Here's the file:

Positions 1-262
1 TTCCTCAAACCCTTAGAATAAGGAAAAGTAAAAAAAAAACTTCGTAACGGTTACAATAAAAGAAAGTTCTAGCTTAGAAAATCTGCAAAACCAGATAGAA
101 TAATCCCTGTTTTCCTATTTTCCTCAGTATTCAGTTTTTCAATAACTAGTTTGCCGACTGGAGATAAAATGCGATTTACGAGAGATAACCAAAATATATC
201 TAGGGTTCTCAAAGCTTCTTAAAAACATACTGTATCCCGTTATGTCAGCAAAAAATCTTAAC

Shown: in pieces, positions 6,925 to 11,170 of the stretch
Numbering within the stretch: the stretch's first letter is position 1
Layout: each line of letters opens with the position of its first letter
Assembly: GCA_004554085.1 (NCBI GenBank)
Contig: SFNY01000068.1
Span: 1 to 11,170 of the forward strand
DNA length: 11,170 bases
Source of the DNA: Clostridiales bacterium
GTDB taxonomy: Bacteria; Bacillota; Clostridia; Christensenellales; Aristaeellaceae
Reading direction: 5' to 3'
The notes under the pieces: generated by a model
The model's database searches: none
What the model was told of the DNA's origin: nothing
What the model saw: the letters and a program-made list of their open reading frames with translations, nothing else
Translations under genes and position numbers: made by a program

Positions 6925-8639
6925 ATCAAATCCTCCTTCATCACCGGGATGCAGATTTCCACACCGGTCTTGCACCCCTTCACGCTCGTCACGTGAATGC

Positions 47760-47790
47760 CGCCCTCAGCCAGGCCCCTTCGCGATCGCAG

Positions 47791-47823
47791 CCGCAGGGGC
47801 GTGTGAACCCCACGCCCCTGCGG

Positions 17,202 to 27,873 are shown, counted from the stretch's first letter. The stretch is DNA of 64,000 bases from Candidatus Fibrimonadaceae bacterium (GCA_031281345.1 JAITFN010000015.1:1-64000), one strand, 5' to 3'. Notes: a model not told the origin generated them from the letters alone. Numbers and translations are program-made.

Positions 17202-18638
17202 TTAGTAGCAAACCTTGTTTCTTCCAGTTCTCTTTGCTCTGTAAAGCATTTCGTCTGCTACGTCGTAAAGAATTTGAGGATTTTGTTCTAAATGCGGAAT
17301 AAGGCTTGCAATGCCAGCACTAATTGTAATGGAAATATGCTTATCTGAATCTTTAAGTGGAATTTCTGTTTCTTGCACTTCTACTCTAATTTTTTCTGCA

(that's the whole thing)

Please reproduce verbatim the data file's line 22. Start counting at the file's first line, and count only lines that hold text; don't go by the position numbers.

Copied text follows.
Positions 47760-47790